ACTING THEIR AGE

FOR THE LEXI VIEWERS WHO MAY BE EXPECTING A  POST ABOUT LEIGH’S ANOTHER YEAR, MY APOLOGIES, I HAVE BEEN EXTREMELY BUSY AND NOW PREPARING MYSELF  TO GO ON HOLIDAY.

6th MAY

I am back from the stimulating symposium on  “Women, Ageing and Popular Cinema”   held in Newcastle University and organised by Rebecca Knight. At long last I feel that this field  long neglected by academic circles is finally being explored.

I am glad that two papers went outside the ‘Popular Cinema’ label. Dr. Jacey talked about writing for the screen from a feminist perspective and Rona Murray showed us Agnes Varda as she represents herself: a plump old lady recounting her life.*

The rest of the papers were also instructive and inspiring. Between the two keynotes addresses which considered the comedies of  early ageing and the tragedy of the dementia of later life, there were four interesting papers.  Dr. Martin Shingler brought to life   Bette Davis’s long career and the way she handled the issues of the ageing independent woman.   Clare Mortimer tackled  Margaret Rutherford’s  subversive role of the old woman as  Miss Marples. Kirstie Fairclough shed light on the acceptable face of ageing in Hollywood and Deborah Brewis looked at Mike Leigh’s treatment of age in Another Year. I am not a good note taker or quick thinker so I will not go into details of the diverse papers but hope that one day I will read them online.

It is however the keynotes addresses that interested me the most for two different reasons. I have often disagreed with my feminist cinema-loving daughter about Nancy Meyer’s films that I find insipid and boring.  It was very sobering for me to hear Dr. Deborah Jermyn expose the attraction of Nancy Meyer’s later life romantic comedies.  I realised that age makes a big difference to the way we make sense of films. When I first looked at the roles of older women in films in my very early 60s I thought that the most important issues were the lack of independent, competent old female characters and the recognition of their contribution to society.  Now I think that the realities of getting older, disabled, frail but still women should be explicit on the big screen if the fear of old age is to be managed and intergenerational solidarity nurtured.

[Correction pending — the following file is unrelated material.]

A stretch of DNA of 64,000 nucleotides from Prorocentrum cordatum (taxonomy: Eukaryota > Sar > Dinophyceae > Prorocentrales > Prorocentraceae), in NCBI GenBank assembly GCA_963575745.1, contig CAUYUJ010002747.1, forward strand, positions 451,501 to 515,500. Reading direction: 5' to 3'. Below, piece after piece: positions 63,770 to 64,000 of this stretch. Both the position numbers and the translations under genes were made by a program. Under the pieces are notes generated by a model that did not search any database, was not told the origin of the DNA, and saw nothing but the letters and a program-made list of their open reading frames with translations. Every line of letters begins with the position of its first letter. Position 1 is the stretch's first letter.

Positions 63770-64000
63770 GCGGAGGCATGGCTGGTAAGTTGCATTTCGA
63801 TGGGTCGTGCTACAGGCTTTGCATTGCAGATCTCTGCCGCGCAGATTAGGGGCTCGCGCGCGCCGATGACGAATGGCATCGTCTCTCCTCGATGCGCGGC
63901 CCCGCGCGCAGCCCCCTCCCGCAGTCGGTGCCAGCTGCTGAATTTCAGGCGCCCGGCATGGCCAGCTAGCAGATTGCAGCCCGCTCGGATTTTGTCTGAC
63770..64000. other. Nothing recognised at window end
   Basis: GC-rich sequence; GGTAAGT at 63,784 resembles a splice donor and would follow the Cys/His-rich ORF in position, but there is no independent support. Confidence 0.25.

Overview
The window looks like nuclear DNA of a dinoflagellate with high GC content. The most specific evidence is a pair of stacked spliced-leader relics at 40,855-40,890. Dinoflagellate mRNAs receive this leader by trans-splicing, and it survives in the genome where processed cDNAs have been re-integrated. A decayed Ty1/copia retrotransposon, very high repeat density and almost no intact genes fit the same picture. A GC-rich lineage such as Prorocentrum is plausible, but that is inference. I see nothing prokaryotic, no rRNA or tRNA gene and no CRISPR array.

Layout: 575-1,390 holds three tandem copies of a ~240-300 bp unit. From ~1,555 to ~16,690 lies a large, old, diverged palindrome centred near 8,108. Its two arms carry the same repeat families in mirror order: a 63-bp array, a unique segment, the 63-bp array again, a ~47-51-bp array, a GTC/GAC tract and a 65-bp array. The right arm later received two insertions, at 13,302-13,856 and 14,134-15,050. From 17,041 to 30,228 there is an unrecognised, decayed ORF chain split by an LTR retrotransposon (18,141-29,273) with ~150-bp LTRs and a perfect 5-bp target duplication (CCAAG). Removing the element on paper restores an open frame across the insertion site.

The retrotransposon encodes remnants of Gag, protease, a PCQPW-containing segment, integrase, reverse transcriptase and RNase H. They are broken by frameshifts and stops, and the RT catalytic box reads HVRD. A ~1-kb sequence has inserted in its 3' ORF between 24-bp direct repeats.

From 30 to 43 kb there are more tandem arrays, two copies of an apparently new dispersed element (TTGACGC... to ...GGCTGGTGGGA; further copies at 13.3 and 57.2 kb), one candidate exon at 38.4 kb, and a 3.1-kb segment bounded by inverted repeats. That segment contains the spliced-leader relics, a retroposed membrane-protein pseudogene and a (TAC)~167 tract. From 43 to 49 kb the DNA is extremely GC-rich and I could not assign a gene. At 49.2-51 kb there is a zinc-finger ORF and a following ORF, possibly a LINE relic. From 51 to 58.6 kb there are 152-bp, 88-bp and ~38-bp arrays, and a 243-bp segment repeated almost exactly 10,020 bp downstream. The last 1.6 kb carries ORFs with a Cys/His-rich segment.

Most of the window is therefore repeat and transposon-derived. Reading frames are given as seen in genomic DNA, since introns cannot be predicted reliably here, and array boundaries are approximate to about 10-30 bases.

This brings me to Dr. Sadie Wearing who compared Iris with The Iron Lady and the treatment  of dementia in biopics. I could not possibly give an account of her talk or her analysis of a clip from Iris that raised in me many questions.  I have had the experience of seeing both my mother-in-law and my father with Alzheimer’s disease and I am very sensitive to its representation on the screen. My analysis of Iris when we saw it in a Women in Film group was rather superficial.  I will now bring myself to  view The Iron Lady and look at Iris again and read more about feminist and film theories.

What was the effect on me of this symposium? I derived enormous pleasure from hearing all the contributors talking about older women. I delighted in revisiting Bette Davis in All About Eve and  The Whales of August. I felt at ease in the territory of the old woman in film that I have been inhabiting (often on my own)  for more than a decade. For years I have craved for papers that would fuel my interest in the subject.  I have been furnished with a lot of material. All I have to do now is read more and view more and hope that I can share with my friends what I am learning.

*I think that it is important in studying old women and films to go beyond  the choices  dictated by the box office. I have presented ‘art’ films and poorly distributed films to a U3A audience and they have been extremely well received.

About rinaross

Born in 1935. MA in Film and Television Studies at the University of Westminster 1998. Studying the representation of older women in film since then.
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